The use of framing added a new level of versatility to web beacons. Framing allows web pages to refer to content such as images or buttons or HTML elements that are located on other servers, rather than hosting this content directly on their own server. When a user sees the email or the web page, the user's email reader or web browser prepares the referred content for display. To do so it has to send a request to the third-party server to ask it to send the referred content. As part of that request, the user's computer then has to supply identifying information to the third-party server.

This protocol allows companies to embed beacons in content that they do not directly own or operate, and then use such beacons for tracking purposes. The beacons are embedded in an email or web page as images or buttons or other HTML elements, but they are hosted on a different server than the website where they are embedded, and it is to this third-party server that requests and identifying information is sent.

For instance, in the case of an advertisement that is displayed as an image on a web page, the image file would not reside on the page's host server, but on a server belonging to the advertising company. When a user opens the page, the user's computer will request to download the advertisement from the page's server, but will then be referred to the advertiser's server, and will request to download the image from the advertiser's server. This request will require the user's computer to supply identifying information about itself to the advertiser.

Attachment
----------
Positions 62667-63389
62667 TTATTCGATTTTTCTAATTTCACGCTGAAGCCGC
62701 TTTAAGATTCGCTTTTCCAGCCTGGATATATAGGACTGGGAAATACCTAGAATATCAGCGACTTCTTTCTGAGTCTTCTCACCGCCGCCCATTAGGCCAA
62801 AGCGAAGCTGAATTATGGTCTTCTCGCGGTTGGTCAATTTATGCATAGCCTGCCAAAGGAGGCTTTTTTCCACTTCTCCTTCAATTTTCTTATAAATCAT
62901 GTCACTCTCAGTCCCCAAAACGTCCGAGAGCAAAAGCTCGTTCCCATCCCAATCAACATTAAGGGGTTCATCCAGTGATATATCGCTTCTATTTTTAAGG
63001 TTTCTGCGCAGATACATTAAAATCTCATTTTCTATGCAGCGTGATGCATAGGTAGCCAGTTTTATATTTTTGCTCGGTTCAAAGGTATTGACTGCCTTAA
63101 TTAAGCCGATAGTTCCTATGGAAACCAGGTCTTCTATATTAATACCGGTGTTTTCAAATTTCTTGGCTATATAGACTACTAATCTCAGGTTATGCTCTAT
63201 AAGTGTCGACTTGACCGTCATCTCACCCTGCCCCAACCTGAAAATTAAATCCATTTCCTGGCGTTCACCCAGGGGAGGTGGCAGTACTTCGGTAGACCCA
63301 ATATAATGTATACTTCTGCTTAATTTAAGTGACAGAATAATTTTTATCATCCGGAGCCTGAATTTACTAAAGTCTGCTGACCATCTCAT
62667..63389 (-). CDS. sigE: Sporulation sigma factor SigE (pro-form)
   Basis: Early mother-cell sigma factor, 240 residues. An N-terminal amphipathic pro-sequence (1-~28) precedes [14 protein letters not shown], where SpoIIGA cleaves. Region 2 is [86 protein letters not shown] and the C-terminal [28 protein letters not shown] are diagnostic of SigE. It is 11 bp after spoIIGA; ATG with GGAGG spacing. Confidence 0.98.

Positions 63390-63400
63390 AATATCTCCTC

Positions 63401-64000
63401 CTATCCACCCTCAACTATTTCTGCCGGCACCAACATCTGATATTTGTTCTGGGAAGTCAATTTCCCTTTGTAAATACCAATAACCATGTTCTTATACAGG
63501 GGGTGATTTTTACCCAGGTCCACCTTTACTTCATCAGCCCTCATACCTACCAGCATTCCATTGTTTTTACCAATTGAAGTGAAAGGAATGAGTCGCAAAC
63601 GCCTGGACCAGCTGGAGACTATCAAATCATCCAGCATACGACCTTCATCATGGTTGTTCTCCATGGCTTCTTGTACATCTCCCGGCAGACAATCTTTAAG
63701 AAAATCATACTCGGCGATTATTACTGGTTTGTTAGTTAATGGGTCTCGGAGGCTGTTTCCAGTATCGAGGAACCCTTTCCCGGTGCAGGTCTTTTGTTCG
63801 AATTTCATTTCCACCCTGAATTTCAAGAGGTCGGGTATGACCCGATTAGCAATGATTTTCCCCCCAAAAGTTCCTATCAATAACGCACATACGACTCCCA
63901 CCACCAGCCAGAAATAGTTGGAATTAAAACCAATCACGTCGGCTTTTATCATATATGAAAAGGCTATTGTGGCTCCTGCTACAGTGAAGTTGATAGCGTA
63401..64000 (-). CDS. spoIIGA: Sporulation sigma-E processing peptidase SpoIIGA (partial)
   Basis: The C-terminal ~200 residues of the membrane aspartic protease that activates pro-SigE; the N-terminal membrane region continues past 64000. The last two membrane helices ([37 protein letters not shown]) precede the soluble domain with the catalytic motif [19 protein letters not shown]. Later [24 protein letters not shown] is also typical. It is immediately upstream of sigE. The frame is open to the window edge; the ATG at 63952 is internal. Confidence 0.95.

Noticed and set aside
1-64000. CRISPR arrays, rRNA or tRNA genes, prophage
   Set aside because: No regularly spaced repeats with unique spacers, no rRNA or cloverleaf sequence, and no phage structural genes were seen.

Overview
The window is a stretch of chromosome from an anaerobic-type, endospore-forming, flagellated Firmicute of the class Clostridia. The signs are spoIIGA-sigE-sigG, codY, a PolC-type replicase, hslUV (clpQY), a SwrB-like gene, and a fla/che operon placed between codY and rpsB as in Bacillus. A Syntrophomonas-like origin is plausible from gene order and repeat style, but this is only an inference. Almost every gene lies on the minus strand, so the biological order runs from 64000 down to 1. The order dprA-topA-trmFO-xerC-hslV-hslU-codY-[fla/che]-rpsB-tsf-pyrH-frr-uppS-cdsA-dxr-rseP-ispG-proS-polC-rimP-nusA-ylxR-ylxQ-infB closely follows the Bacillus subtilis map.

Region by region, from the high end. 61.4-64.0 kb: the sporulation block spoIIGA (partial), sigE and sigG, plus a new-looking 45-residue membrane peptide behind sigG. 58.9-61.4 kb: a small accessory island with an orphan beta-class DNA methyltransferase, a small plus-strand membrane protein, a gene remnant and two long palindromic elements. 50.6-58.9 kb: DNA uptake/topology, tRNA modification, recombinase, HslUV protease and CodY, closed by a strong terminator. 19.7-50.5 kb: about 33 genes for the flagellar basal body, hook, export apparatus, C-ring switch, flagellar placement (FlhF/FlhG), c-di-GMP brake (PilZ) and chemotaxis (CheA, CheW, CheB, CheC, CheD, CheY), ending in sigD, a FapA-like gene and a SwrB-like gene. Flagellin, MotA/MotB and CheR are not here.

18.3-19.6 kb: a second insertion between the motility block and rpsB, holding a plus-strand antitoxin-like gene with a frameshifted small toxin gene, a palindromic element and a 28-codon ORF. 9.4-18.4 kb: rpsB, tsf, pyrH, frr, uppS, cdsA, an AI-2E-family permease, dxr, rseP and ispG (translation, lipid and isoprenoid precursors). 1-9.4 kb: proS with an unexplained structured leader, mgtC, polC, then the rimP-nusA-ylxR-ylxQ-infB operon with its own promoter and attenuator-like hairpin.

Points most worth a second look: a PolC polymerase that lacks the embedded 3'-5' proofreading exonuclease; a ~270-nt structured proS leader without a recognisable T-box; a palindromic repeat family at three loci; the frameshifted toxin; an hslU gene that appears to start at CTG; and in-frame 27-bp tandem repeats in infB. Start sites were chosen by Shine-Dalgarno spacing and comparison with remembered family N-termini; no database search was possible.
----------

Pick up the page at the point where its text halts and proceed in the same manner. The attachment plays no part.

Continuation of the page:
This means that a third-party site such as an advertiser can gather information about visitors to the main sites, such as a news site or a social media site, even if users are not clicking on the advertisement. Moreover, given that beacons are not just embedded in visible advertisements but can be embedded in completely invisible elements, a third party can gather such information even if the user is completely unaware of the third party's existence.

Use by companies[edit]

Once a company can identify a particular user, the company can then track that user's behavior across multiple interactions with different websites or web servers. As an example, consider a company that owns a network of websites. This company could store all of its images on one particular server, but store the other contents of its web pages on a variety of other servers. For instance, each server could be specific to a given website, and could even be located in a different city. But the company could use web beacons to count and recognize individual users who visit different websites. Rather than gathering statistics and managing cookies for each server independently, the company can analyze all this data together, and track the behavior of individual users across all the different websites, assembling a profile of each user as they navigate through these different environments.